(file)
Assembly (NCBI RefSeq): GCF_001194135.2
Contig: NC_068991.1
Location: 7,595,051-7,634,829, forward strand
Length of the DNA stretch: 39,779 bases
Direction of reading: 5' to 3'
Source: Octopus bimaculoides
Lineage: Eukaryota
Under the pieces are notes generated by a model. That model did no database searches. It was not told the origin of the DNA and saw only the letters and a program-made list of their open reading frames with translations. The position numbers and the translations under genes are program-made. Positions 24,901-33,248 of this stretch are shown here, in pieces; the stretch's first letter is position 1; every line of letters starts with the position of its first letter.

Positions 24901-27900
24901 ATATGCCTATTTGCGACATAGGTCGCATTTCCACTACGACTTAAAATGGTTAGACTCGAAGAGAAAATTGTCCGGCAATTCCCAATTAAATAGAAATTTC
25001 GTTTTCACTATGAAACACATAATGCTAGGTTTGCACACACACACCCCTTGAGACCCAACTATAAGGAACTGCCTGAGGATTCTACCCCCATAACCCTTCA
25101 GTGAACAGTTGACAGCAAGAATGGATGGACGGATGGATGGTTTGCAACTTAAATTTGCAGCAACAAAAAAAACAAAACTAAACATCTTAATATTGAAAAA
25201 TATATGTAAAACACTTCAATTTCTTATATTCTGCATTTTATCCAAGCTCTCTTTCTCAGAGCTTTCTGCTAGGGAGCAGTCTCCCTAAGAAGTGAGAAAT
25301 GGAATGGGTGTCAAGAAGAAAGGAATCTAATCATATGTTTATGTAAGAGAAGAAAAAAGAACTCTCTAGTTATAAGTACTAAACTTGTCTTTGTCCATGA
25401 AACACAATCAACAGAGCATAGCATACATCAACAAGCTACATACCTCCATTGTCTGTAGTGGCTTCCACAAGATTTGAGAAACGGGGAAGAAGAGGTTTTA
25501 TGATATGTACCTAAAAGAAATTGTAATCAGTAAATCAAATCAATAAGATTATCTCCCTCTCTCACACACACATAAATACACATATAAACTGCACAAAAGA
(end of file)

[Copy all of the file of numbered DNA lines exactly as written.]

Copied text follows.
Assembly (NCBI RefSeq): GCF_001194135.2
Contig: NC_068991.1
Location: 7,595,051-7,634,829, forward strand
Length of the DNA stretch: 39,779 bases
Direction of reading: 5' to 3'
Source: Octopus bimaculoides
Lineage: Eukaryota
Under the pieces are notes generated by a model. That model did no database searches. It was not told the origin of the DNA and saw only the letters and a program-made list of their open reading frames with translations. The position numbers and the translations under genes are program-made. Positions 24,901-33,248 of this stretch are shown here, in pieces; the stretch's first letter is position 1; every line of letters starts with the position of its first letter.

Positions 24901-27900
24901 ATATGCCTATTTGCGACATAGGTCGCATTTCCACTACGACTTAAAATGGTTAGACTCGAAGAGAAAATTGTCCGGCAATTCCCAATTAAATAGAAATTTC
25001 GTTTTCACTATGAAACACATAATGCTAGGTTTGCACACACACACCCCTTGAGACCCAACTATAAGGAACTGCCTGAGGATTCTACCCCCATAACCCTTCA
25101 GTGAACAGTTGACAGCAAGAATGGATGGACGGATGGATGGTTTGCAACTTAAATTTGCAGCAACAAAAAAAACAAAACTAAACATCTTAATATTGAAAAA
25201 TATATGTAAAACACTTCAATTTCTTATATTCTGCATTTTATCCAAGCTCTCTTTCTCAGAGCTTTCTGCTAGGGAGCAGTCTCCCTAAGAAGTGAGAAAT
25301 GGAATGGGTGTCAAGAAGAAAGGAATCTAATCATATGTTTATGTAAGAGAAGAAAAAAGAACTCTCTAGTTATAAGTACTAAACTTGTCTTTGTCCATGA
25401 AACACAATCAACAGAGCATAGCATACATCAACAAGCTACATACCTCCATTGTCTGTAGTGGCTTCCACAAGATTTGAGAAACGGGGAAGAAGAGGTTTTA
25501 TGATATGTACCTAAAAGAAATTGTAATCAGTAAATCAAATCAATAAGATTATCTCCCTCTCTCACACACACATAAATACACATATAAACTGCACAAAAGA